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The Annihilation of Space and Time: Rebecca Solnit on How Muybridge Froze the Flow of Existence, Shaped Visual Culture, and Changed Our Consciousness

Eadweard Muybridge: Animal Locomotion, Plate 62Eadweard Muybridge: Running full speed (Animal Locomotion, Plate 62)

“Before, every face, every place, every event, had been unique, seen only once and then lost forever among the changes of age, light, time. The past existed only in memory and interpretation, and the world beyond one’s own experience was mostly stories.”

The great Russian filmmaker Andrei Tarkovsky described the art of cinema as “sculpting in time,”asserting that people go to the movies because they long to experience “time lost or spent or not yet had.” A century earlier, the English photographer Eadweard Muybridge (April 9, 1830–May 8, 1904) exposed the bedrock of time and devised the first chisel for its sculpting in his pioneering photographic studies of motion, which forever changed the modern world — not only by ushering in a technological revolution the effects of which permeate and even dictate our daily lives today, but also, given how bound up in space and time our thinking ego is, transforming our very consciousness. For the very first time, Muybridge’s motion studies captured what T.S. Eliot would later call “the still point of the turning world.”

With her unparalleled intellectual elegance and poetic prose, Rebecca Solnit tells the story of that transformation in River of Shadows: Eadweard Muybridge and the Technological Wild West (public library).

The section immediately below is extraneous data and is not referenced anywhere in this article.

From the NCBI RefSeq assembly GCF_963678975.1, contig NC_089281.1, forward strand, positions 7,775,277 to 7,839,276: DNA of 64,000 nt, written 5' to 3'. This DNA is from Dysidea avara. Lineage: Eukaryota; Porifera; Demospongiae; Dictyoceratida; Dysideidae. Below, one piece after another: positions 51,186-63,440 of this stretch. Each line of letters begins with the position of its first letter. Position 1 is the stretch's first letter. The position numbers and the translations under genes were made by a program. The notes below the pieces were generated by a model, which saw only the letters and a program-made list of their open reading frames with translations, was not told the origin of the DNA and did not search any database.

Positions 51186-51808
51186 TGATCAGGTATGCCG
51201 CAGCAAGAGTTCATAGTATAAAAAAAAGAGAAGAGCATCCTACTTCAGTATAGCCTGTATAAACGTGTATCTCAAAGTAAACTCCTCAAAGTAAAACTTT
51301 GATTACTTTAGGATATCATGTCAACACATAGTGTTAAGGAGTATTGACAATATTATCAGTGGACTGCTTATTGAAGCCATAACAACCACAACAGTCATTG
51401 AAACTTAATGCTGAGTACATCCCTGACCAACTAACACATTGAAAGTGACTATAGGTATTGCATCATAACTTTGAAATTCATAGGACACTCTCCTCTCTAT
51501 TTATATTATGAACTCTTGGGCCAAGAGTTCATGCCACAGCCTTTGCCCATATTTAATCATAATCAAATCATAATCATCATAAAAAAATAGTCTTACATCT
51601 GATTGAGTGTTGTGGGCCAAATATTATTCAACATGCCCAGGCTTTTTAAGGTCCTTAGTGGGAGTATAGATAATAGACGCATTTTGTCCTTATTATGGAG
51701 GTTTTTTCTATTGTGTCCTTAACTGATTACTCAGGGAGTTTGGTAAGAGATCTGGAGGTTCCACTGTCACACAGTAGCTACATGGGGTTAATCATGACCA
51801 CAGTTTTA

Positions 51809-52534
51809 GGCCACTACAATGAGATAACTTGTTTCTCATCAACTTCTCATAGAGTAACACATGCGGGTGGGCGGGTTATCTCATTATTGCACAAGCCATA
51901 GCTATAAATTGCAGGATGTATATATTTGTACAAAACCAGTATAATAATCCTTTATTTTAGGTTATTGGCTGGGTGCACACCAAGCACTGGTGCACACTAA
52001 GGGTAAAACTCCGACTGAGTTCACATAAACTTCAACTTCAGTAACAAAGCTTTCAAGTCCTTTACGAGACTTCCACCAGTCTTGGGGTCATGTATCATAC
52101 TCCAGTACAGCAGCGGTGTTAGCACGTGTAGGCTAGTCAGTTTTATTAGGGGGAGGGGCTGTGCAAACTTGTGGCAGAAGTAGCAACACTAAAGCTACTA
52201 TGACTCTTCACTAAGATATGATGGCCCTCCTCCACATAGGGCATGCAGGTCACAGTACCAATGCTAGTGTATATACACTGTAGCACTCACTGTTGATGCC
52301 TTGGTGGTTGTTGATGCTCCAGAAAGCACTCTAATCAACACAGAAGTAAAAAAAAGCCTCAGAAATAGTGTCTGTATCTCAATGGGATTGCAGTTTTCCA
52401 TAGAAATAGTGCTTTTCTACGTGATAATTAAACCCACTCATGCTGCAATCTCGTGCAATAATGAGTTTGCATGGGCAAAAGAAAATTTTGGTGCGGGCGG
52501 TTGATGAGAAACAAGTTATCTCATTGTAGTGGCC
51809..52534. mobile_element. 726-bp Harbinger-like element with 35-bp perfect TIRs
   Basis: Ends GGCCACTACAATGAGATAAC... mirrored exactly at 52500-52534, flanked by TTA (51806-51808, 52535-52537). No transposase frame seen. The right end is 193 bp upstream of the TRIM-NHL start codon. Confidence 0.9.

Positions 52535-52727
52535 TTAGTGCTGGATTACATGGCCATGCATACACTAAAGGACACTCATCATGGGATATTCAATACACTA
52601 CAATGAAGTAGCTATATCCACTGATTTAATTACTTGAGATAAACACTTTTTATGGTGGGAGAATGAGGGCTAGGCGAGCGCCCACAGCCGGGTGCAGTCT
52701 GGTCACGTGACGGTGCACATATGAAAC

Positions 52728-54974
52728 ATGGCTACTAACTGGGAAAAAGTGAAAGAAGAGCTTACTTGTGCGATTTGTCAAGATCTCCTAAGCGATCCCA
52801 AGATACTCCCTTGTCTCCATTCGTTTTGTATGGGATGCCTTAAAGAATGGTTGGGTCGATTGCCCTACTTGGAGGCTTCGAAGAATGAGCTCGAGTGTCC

Solnit frames the impact of the trailblazing experiments Muybridge conducted in the spring of 1872, when he first photographed a galloping horse:

[Muybridge] had captured aspects of motion whose speed had made them as invisible as the moons of Jupiter before the telescope, and he had found a way to set them back in motion. It was as though he had grasped time itself, made it stand still, and then made it run again, over and over. Time was at his command as it had never been at anyone’s before. A new world had opened up for science, for art, for entertainment, for consciousness, and an old world had retreated farther.

Technology and consciousness, of course, have always shaped one another, perhaps nowhere more so than in our experience of time — from the moment Galileo’s invention of the clock sparked modern timekeeping to the brutality with which social media timelines beleaguer us with a crushing sense of perpetual urgency. But the 1870s were a particularly fecund zeitgeist of technological transformation by Solnit’s perfect definition of technology as “a practice, a technique, or a device for altering the world or the experience of the world.” She writes:

The experience of time was itself changing dramatically during Muybridge’s seventy-four years, hardly ever more dramatically than in the 1870s. In that decade the newly invented telephone and phonograph were added to photography, telegraphy, and the railroad as instruments for “annihilating time and space.”


The modern world, the world we live in, began then, and Muybridge helped launch it.


His trajectory ripped through all the central stories of his time — the relationship to the natural world and the industrialization of the human world, the Indian wars, the new technologies and their impact on perception and consciousness. He is the man who split the second, as dramatic and far-reaching an action as the splitting of the atom…





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Did the Devil Really Write This Bible?

What is the secret to the longevity and brilliance of the largest surviving medieval manuscript? Lucifer himself is said to have made it.

by Candida Moss

We have all heard that the Bible is the Word of God—but what if it were actually the work of Satan? Sure, there are various heretical groups throughout history that have thought that parts of the Bible were false, but in the case of the world’s largest surviving medieval manuscript some believe that Satan himself is the book’s scribe.